Asteroids pile up

There are more asteroids out there than we thought. <br>© NASA <br>

New count doubles the rocks in asteroid belt.

There are twice as many asteroids between Mars and Jupiter as previously believed, according to the latest study. But the probability of a stray one colliding with Earth remains negligible.

Edward Tedesco of US research company TerraSystems Inc.and Francois-Xavier Désert of the Astrophysical Laboratory in Grenoble, France, found that there are between 1.1 million and 1.9 million asteroids swarming round the ’main asteroid belt’1.

Astronomers have previously studied individual asteroids, but Tedesco and Désert are among the first to perform a large-scale survey. They used the European Space Agency’s Infrared Space Observatory to observe a small region of the asteroid belt and extrapolated the number of asteroids to estimate the total number.

The study offers a “snapshot of the main belt”, says Thomas Mueller, an astronomer at the Max Planck Institute in Munich, Germany. But the possibility of a collision with Earth remains minimal, according to Mueller.

Fears of a possible impact were raised last week2 when scientists forecast that there is a slim chance of a collision in 2880. It will take years before astronomers can discover the precise pathway for each asteroid in the belt, says Mueller, but this should not be a cause for concern. “The majority of all orbits of asteroids are relatively stable over millions of years and will not cross Earth’s orbit,” he says.

Asteroids are faint and difficult to pin down with telescopes that detect visible light. Tedesco and Désert overcame this obstacle by measuring the infrared that the asteroids emit. They developed a mathematical model to estimate the entire population of asteroids based on those in a selected area of the belt. “It is a new method to derive an inventory of our Solar System,” says Mueller.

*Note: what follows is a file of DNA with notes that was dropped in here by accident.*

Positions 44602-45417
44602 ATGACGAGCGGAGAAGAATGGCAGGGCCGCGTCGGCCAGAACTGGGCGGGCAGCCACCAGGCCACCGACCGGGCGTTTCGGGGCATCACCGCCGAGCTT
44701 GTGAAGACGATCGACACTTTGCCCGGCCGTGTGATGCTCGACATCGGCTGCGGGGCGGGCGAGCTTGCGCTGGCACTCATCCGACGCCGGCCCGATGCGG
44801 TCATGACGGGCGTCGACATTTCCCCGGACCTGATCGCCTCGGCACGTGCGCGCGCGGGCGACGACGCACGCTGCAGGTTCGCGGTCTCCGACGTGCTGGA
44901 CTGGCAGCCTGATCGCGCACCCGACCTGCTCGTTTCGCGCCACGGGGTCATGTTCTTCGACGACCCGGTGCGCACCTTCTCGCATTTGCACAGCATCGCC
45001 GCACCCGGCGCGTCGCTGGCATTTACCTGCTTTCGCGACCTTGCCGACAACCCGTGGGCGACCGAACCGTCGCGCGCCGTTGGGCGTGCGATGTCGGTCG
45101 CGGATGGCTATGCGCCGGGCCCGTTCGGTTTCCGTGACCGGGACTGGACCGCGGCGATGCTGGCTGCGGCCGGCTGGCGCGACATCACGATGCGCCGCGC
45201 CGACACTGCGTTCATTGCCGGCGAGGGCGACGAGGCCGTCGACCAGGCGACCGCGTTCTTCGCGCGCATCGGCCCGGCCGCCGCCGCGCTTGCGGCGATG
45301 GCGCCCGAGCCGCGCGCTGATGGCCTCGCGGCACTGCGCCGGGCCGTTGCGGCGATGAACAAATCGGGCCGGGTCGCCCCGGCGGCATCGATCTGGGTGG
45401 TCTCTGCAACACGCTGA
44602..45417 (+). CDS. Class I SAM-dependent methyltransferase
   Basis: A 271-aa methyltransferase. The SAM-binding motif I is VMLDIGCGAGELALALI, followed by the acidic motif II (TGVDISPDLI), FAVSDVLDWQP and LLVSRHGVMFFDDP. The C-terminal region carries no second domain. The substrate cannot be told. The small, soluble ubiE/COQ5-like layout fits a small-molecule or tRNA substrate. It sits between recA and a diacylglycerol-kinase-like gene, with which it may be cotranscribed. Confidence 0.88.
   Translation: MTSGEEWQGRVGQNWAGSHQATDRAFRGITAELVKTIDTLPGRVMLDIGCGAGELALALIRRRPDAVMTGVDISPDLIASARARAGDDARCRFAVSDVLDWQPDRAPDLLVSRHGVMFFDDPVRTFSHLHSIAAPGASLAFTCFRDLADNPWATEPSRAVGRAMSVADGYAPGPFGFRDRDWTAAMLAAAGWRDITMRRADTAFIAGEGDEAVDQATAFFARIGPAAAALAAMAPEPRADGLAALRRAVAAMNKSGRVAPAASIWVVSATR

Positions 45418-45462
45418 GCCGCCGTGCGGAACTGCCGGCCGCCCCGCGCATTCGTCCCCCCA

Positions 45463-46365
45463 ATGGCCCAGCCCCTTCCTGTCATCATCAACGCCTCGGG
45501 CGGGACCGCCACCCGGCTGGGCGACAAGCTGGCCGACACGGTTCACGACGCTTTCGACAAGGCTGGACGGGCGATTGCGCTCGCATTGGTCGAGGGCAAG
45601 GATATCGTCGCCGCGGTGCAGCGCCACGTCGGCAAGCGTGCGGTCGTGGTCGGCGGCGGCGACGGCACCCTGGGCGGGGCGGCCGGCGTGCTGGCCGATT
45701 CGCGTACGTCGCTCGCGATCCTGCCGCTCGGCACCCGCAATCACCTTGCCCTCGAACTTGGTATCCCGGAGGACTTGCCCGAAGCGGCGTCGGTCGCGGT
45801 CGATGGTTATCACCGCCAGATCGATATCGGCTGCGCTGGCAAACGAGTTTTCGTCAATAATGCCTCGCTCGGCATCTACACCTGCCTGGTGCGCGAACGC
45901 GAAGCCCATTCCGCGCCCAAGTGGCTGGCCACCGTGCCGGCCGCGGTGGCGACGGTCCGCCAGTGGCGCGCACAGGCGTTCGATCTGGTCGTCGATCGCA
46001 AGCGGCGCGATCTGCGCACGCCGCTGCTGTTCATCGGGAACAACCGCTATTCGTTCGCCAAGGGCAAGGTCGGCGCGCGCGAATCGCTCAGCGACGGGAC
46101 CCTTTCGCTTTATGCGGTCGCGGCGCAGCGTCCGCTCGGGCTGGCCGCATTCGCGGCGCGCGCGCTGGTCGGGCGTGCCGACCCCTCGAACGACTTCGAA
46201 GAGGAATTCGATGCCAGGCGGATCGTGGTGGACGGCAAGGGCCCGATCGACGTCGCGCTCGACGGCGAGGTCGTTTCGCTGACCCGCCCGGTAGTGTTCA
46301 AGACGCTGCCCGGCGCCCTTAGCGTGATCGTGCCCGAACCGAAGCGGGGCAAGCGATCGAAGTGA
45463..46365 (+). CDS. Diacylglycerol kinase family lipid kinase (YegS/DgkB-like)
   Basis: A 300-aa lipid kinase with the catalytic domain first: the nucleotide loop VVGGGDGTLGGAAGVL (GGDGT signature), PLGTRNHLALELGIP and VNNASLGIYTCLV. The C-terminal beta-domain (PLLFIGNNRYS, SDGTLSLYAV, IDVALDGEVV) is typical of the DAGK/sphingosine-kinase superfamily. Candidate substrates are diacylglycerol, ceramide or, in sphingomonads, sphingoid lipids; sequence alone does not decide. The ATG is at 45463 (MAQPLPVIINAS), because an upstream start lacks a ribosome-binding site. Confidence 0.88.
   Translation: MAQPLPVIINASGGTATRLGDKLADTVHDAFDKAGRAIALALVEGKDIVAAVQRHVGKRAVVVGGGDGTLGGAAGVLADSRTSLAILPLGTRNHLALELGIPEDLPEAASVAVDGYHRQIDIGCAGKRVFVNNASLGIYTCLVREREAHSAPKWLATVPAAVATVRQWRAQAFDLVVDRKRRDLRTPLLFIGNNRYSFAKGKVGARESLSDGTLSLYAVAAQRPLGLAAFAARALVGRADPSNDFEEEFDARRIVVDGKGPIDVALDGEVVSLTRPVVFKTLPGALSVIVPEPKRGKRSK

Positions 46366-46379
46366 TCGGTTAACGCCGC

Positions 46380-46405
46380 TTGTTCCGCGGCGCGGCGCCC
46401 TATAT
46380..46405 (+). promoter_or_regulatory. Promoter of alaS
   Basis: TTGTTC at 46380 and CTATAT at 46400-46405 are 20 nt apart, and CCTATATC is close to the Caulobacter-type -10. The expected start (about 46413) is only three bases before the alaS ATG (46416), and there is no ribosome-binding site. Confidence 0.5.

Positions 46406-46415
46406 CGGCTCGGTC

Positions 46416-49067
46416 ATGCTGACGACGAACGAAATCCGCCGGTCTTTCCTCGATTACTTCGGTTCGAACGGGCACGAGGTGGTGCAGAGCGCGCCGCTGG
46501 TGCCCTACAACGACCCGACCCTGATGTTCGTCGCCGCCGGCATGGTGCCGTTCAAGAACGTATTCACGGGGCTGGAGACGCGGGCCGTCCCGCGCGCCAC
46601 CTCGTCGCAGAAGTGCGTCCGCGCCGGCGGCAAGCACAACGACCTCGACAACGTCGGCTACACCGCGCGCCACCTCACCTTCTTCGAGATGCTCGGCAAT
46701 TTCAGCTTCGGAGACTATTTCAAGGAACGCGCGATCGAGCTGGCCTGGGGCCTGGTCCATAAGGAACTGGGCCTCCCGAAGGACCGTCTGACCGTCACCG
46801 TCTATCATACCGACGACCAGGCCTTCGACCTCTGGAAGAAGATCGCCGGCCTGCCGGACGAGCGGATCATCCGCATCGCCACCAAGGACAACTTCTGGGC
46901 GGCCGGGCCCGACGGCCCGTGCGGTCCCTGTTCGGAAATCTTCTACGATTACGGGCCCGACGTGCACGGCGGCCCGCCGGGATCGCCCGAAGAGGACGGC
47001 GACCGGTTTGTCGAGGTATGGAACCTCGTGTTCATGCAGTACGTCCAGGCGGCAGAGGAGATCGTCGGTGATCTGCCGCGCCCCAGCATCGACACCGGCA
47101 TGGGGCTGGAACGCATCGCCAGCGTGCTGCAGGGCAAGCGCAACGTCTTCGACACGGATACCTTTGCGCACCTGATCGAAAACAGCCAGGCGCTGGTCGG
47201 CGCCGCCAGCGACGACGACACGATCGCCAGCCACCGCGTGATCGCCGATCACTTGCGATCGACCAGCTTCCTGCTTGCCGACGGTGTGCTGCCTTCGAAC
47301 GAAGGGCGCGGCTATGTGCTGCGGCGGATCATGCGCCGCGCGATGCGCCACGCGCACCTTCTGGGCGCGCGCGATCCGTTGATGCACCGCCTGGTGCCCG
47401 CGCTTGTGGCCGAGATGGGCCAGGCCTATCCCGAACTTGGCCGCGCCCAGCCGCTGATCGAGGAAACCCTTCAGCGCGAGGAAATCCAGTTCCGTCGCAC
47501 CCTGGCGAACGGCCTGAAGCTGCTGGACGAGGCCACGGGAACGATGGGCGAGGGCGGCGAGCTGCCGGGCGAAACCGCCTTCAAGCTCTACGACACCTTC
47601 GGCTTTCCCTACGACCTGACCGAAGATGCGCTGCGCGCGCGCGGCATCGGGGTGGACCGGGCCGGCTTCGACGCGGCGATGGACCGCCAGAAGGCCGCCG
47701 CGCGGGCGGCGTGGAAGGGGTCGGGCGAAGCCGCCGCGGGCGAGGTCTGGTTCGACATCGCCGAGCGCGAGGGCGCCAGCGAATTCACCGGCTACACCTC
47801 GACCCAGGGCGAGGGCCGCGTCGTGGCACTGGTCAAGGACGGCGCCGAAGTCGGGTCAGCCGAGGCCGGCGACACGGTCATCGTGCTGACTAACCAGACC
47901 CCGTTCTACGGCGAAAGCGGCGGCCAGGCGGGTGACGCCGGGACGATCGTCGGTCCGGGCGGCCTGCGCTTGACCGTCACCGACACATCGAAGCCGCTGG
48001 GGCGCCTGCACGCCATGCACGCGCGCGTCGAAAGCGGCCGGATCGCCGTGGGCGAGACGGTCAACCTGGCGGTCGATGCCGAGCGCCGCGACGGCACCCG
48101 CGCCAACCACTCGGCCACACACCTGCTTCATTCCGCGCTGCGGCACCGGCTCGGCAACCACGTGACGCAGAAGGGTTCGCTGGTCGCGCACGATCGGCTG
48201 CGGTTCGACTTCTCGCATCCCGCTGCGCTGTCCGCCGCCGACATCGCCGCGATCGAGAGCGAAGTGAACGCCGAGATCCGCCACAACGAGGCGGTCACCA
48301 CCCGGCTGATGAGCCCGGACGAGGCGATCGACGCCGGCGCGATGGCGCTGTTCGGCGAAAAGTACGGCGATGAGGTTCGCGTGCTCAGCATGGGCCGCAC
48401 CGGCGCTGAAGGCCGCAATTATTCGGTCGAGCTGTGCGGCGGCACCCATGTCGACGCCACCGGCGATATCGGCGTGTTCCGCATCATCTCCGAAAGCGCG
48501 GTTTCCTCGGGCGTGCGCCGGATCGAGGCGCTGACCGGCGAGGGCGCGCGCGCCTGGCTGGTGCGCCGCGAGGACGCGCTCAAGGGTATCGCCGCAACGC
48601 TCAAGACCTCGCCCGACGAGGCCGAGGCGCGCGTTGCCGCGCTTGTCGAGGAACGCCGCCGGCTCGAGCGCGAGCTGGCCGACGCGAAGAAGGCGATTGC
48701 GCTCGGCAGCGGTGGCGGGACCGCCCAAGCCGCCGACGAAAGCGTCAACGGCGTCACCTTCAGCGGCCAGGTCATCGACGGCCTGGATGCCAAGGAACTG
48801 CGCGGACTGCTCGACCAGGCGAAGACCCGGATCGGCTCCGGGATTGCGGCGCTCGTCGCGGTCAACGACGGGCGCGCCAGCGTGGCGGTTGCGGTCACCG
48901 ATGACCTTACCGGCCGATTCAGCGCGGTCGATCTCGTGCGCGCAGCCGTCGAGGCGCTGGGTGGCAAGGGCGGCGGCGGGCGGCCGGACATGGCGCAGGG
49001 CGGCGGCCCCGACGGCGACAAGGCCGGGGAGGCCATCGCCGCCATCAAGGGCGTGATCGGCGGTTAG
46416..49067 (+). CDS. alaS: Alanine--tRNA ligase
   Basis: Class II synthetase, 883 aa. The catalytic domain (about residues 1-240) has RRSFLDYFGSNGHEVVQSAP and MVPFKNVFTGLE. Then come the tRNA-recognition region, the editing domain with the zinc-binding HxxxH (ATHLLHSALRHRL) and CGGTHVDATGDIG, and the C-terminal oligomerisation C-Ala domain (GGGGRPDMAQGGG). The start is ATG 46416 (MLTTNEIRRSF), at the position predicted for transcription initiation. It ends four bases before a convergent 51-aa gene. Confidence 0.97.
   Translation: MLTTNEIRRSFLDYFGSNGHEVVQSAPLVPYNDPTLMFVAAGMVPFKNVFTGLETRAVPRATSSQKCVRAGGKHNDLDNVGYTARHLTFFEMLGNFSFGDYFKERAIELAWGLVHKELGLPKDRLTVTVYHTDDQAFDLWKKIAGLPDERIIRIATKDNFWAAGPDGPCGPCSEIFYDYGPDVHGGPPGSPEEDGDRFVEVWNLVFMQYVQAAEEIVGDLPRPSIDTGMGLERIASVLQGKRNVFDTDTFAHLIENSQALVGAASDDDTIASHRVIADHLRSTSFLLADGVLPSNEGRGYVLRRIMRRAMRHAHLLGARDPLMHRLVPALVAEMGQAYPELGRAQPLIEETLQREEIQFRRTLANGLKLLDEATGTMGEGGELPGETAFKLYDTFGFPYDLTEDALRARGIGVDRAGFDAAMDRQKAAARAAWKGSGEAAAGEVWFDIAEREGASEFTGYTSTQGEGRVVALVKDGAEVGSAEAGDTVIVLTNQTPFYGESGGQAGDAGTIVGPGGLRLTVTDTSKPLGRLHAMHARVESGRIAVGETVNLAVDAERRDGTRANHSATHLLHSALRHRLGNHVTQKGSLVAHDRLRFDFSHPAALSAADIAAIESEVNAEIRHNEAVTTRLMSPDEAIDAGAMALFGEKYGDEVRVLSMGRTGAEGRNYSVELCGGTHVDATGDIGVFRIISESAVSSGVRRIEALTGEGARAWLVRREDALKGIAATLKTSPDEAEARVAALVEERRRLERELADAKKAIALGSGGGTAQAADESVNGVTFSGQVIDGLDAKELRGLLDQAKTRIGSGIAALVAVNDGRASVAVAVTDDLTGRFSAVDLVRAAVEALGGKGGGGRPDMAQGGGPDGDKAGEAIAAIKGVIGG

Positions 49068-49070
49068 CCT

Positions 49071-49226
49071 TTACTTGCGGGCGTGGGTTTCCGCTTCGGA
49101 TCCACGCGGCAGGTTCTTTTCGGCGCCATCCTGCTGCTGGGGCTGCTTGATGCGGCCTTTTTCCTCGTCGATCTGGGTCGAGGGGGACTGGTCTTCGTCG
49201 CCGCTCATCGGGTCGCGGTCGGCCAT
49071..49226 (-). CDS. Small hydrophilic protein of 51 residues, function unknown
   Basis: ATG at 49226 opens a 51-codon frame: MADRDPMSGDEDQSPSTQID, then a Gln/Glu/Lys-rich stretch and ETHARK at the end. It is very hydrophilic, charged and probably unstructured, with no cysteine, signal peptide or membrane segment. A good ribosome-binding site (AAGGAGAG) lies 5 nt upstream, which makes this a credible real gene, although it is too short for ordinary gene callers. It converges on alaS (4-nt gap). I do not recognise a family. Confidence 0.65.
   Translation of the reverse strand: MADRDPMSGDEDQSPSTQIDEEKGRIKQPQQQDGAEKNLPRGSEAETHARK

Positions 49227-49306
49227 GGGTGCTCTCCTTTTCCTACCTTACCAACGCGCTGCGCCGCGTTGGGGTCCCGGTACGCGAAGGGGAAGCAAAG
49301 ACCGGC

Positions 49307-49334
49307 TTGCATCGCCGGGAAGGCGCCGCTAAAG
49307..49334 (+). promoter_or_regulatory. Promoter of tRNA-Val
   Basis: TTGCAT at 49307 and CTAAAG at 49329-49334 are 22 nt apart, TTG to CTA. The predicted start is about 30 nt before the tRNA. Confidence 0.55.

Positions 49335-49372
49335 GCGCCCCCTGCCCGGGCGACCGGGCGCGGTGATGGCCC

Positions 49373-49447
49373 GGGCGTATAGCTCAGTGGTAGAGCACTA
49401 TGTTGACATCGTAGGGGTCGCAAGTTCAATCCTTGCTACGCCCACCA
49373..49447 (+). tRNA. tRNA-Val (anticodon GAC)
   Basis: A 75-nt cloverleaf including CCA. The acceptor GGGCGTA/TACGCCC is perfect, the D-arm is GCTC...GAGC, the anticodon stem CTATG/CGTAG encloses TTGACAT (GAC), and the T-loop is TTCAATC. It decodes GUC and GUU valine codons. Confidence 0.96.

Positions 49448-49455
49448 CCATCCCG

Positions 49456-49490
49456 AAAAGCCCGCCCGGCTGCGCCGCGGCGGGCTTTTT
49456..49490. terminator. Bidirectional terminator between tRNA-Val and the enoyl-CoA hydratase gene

Diverting disaster

If stray asteroids do end up on a collision path with Earth they could be deflected by changing the amount of sunlight they reflect, a second study has suggested3. When an unevenly heated body re-radiates heat, it alters the momentum of an object – this is called the Yarkovsky effect. This could be used to deflect an asteroid slightly in its orbit, according to Joseph Spitale, a planetary scientist at the University of Arizona.

But executing this deflection might be easier said than done. Spitale suggests coating the asteroid with a blanket of dirt 1 centimetre deep to change its surface heat conductivity, or using a small amount of explosive to modify the surface. “Their precise implementation is open to debate,” he says.

References

  1. Tedesco, E.F. & Désert, F-X.The Infrared Space Observatory Deep Asteroid Search. The Astronomical Journal, 123, 2070 – 2082, (2002).
  2. Giorgini, J.D. et al. Asteroid 1950 DA’s encounter with Earth in 2880: physical limits of collision probability prediction. Science, 296, 132 – 136, (2002).
    Spitale, J.N. Asteroid hazard mitigation using the Yarkovsky effect. Science, 296, 77, (2002).

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